Hutchens Law Firm Blog

The North Carolina Supreme Court dealt a major blow to consumer attempts to evade personal liability for a deficiency balance after a non-judicial foreclosure sale in United Community Bank (Ga.) v. Wolfe, No. 289PA15 (May 5,2017).
If you've been reading the news lately, fraudsters and hackers are everywhere! They're hijacking business and personal computers across the globe demanding a ransom so you can gain access back to your computer. They're sending fake emails asking you to open a Word document, Dropbox link, or Google Drive link that could potentially scrape your personal information to be used for identity theft. They're emailing you "from" UPS and FedEx claiming an urgent, overnight package can't be delivered.
We often joke at the closing table that a borrower is about to sign their life away. Maybe it's not that serious, but signing the promissory note and deed of trust at closing is a life-changing event.  
(With Apologies and Deference to Charles Dickens and Oscar Wilde) Every so often, a North Carolina appellate court will issue an opinion that is useful to the mortgage servicing industry not so much for its substantive holding but for the practical guidance that may be gleaned from its dicta.  One such case is In re: Foreclosure of Real Property Under Deed of Trust From Garrett, 795 S.E.2d 1 (N.C. Ct. App. 2016) which involved the following relevant facts:  
When Typos Aren’t Enough to Give a Homeowner a ‘Free House'
Selling property does not have to be a stressful process. For most sellers, it can be a matter of signing the paperwork and sitting back to wait for a check. However, often sellers are nervous or apprehensive about what the final closing will bring. Below are 5 things a seller should know about closing.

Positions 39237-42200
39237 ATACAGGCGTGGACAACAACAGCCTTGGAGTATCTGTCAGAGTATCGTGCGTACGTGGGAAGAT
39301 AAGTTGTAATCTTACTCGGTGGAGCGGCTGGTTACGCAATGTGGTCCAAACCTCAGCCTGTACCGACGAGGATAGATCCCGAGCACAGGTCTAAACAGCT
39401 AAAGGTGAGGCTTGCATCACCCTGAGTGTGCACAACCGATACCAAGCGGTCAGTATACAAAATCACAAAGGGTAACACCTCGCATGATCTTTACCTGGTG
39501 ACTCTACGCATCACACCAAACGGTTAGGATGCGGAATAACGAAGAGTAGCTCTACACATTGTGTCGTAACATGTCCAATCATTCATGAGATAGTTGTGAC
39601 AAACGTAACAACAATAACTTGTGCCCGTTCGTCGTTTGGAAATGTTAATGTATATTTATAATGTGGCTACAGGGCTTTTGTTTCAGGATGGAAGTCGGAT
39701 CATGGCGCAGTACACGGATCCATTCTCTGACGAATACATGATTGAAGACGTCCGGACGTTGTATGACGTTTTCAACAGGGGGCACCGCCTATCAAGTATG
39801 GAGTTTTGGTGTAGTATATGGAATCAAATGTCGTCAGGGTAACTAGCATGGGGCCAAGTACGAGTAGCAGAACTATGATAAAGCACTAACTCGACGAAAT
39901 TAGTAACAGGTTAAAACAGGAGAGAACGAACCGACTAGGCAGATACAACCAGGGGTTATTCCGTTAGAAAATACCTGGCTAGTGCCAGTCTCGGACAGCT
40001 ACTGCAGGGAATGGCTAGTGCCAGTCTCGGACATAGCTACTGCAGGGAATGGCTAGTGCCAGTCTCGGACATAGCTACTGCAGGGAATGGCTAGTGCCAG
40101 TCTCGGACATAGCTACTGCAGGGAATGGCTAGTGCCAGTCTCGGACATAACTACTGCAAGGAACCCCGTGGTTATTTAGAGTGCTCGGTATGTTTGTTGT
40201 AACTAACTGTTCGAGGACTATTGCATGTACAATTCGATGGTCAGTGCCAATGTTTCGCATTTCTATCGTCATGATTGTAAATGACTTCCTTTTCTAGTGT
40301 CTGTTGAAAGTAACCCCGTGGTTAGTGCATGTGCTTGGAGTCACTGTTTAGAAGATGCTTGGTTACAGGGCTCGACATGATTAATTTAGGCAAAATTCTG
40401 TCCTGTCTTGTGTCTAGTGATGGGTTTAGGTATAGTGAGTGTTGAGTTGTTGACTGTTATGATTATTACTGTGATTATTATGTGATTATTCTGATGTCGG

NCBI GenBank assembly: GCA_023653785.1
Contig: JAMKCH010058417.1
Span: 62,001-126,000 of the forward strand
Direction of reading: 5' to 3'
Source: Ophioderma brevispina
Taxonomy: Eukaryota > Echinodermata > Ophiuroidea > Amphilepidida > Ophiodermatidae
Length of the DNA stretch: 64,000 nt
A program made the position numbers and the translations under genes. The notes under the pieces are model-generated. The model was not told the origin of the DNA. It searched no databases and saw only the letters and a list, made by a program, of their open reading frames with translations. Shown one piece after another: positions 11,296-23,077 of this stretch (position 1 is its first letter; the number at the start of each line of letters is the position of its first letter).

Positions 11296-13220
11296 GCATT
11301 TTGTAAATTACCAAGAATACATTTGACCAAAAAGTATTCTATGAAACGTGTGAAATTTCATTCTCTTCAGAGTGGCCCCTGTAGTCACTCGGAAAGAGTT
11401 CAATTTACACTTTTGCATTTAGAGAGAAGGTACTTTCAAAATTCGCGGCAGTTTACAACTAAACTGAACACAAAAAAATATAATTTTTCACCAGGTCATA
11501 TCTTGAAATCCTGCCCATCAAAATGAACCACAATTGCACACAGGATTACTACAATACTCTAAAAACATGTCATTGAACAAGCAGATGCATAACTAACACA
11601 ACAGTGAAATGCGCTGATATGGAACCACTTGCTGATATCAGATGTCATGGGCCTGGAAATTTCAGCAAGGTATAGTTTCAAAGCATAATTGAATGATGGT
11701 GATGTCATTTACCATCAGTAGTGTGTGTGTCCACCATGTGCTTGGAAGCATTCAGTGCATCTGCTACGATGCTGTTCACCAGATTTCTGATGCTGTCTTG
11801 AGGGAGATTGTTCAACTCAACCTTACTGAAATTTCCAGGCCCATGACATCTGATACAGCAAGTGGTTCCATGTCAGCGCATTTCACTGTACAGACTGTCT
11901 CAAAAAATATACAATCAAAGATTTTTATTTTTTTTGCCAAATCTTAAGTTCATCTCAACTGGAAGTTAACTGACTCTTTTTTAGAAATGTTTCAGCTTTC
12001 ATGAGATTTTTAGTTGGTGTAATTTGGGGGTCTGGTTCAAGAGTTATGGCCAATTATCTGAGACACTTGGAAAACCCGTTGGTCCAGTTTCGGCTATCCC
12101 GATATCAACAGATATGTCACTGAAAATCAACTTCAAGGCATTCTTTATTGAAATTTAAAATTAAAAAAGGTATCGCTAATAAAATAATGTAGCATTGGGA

Seeking a lawyer’s help can come at a stressful time in your life.  You may be starting a new business and you need help setting up an LLC, or you may have just been sued and you do not know what to do.  Not only do you have the stress added by your legal issue, you now have an appointment for an initial consultation with a local attorney, but you have no idea of what to expect.  Meeting with an attorney may be a new and foreign experience and it is the goal of this article to give you some insight on what will happen in your initial consultation. 
Recently, a neighborhood HOA approached me with a question regarding family care homes in North Carolina. The HOA contained covenants and restrictions which limited the use of homes in the neighborhood to single family residences only.   The question was whether an owner in the neighborhood could establish a family care home based on the neighborhood restrictions. Despite the restrictions written in the HOA covenants, the answer is yes, the owner can establish a family care home. The jurisdiction of the Family Care Home bill supersedes any restrictions imposed by the HOA. 
Occasionally we answer questions regarding Leases with Options to purchase, also known as “lease-purchase” or “rent to own” transactions. Normally the questions I receive are from buyers or realtors representing buyers who would like to purchase a home yet due to an extenuating circumstance they cannot move forward with the purchase. Sometimes in these cases, a seller will entertain a lease with option contract where they commit to sell property to a buyer while holding an offer to sell open for a set period of time, the “option period."
In my first blog “Life Estates in North Carolina,” I noted that a life estate is the interest in property that is measured by the life of a person.  It can be granted to someone for his or her lifetime or for the lifetime of another.  The life estate interest gives the holder the right to all the benefits of the property during the lifetime for which it is granted.

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